TaylorMade SIM Max OS – £899 (steel) / £1,049 (graphite)
Callaway have gone after strong lofts harder and faster than anyone in the last couple of years. But TaylorMade are hitting back with the SIM Max OS in 2020, saying the lofts aren’t just strong for speed and distance either. TaylorMade reckon iron design has got to a point where strong lofts are actually necessary to stop shots from spinning up and losing distance. Our data speaks for itself. The SIM Max OS was our longest SGI iron (by three and four yards from the two hybrid irons), and it gave similar spin numbers to the wider and higher-lofted Wilson Launch Pad, which means shots will stop on a green.
But the SIM Max OS story isn’t just about power; it’s about ultimate forgiveness, too. Our drop-off data has the OS among our top three (remember it’s up against wide-body hybrids, too) at protecting ball speed, backspin and carry, which ultimately increases forgiveness, too.
A very good iron for tons of club golfers.
Cleveland Launcher HB Turbo – £599 (steel) / £649 (graphite)
We’ve tested the Cleveland Launcher HB Turbo a few times now, and each session has ended with our pro smiling from ear to ear. Hybrid irons are really fun to use as they’re so easy to hit.
The Cleveland is likely to be more at home in the hands of golfers who already like hybrids. They look more like a traditional hybrid, whereas other similar products have the appearance of an iron with the addition of a body on the back.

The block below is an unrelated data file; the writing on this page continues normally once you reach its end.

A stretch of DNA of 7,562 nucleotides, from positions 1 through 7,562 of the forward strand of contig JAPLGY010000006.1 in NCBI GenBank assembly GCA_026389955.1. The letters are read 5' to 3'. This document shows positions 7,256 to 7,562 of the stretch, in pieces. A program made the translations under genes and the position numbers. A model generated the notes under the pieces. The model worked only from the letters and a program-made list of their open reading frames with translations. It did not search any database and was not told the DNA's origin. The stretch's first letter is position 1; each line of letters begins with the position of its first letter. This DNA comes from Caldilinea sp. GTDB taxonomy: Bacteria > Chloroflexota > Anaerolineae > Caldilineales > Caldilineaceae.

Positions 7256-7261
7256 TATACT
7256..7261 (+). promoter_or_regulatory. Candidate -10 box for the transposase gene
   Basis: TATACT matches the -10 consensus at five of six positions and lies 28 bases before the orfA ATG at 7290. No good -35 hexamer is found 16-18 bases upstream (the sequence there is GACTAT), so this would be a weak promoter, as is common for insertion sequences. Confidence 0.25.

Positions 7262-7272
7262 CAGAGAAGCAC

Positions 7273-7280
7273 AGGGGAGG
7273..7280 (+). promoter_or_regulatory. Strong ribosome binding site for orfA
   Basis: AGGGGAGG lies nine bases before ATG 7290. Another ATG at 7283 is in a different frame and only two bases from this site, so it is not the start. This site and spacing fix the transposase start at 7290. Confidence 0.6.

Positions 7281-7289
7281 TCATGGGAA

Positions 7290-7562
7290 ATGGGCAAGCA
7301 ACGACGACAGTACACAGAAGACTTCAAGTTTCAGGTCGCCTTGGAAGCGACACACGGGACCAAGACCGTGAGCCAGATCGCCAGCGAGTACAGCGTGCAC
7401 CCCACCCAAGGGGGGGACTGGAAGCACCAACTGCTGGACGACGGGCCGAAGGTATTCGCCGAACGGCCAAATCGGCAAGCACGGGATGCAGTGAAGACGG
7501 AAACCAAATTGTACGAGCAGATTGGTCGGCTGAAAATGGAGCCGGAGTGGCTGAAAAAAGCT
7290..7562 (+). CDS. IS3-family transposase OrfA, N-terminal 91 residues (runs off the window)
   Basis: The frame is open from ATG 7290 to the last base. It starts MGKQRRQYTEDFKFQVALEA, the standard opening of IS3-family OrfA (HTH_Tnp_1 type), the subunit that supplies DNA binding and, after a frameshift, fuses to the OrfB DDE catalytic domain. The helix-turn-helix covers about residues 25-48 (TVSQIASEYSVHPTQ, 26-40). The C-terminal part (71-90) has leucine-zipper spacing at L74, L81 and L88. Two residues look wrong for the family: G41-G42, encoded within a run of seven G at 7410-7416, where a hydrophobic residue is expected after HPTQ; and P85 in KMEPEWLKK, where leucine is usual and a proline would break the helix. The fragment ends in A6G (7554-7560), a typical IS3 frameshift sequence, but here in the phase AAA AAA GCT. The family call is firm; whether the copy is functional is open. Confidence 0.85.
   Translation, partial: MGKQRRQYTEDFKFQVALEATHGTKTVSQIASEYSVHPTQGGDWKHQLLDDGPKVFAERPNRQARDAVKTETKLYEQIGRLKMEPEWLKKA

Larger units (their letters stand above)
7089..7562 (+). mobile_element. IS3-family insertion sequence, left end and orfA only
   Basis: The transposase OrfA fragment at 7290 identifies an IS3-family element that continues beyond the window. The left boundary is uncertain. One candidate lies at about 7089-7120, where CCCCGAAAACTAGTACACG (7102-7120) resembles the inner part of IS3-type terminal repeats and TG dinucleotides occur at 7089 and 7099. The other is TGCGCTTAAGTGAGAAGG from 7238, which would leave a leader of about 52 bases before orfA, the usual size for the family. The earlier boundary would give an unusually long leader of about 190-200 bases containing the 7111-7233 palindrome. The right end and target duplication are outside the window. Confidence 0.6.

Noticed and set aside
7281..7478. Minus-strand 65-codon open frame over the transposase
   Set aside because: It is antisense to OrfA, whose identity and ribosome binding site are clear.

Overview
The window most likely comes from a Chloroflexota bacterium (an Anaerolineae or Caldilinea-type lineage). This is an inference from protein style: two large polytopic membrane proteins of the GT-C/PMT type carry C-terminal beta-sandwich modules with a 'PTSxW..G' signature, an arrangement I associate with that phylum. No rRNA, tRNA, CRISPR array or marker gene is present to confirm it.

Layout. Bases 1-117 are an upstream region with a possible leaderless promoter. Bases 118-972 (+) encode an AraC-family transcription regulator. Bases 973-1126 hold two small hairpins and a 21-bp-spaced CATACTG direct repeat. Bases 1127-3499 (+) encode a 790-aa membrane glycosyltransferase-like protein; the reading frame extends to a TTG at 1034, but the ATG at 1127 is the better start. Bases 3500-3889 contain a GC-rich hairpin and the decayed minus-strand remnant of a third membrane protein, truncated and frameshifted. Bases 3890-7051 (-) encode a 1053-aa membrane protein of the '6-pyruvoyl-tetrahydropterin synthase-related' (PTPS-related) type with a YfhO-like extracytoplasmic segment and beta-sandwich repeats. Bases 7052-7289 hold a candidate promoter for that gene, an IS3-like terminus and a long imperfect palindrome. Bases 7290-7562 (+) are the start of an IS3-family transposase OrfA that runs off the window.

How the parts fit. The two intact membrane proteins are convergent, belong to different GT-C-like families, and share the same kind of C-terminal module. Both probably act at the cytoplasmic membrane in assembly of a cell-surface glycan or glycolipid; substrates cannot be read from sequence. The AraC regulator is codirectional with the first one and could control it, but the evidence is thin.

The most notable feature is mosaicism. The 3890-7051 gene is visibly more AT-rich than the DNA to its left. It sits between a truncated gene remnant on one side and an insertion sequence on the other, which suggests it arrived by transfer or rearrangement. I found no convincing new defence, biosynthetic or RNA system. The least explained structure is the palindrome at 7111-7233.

The numbers speak for themselves. If you need any confirmation hybrid irons are more forgiving than traditional cavity backs, the Launcher gave the smallest drop-off in ball speed (3.4mph) and carry (5.6%) on mishits of all the SGI irons we tested this year.
Brilliant price, too.
Callaway Mavrik Max – £849 (steel) / £1,049 (graphite)
Callaway’s new Mavrik Max is well worthy of a place among our favourite SGI irons of 2020. It didn’t feature among our fastest or longest, but it has the joint weakest loft in the category. These slightly weaker lofts (compared to the standard Mavrik irons) mean the Max is ideal for moderate swing speeds, particularly those who tend to struggle to flight shots high enough to maximise carry.
There’s plenty of offset (which helps get shots airborne) and a very wide top line, yet the iron looks pretty compact.
For moderate swing speed players, this is a very solid iron option.
Ping G710 – £169 per club (steel) / £179 graphite
It really wasn’t that long ago the best super-forgiving game-improvement irons looked like shovels, because size was the only way to max out playability.
Things have changed dramatically, and part of the switch comes down to hollow body tech. The new Ping G710’s hollow construction makes it possible to roll together lots of forgiveness within a really attractive head shape and size, which in our book makes it one of the most desirable super game-improver irons of 2020.
Pound for pound (comparing even lofts) the G710 is powerful, and part of that comes down to how the face is made from the same springy c300 steel in Ping’s fairways and hybrids.
Sound isn’t always as important at this end of the market as mid-handicap golfers (and above) are often much more interested in the results, but the G710 sounds every bit as good as it looks.
A brilliant super game-improving option for a lot of handicaps.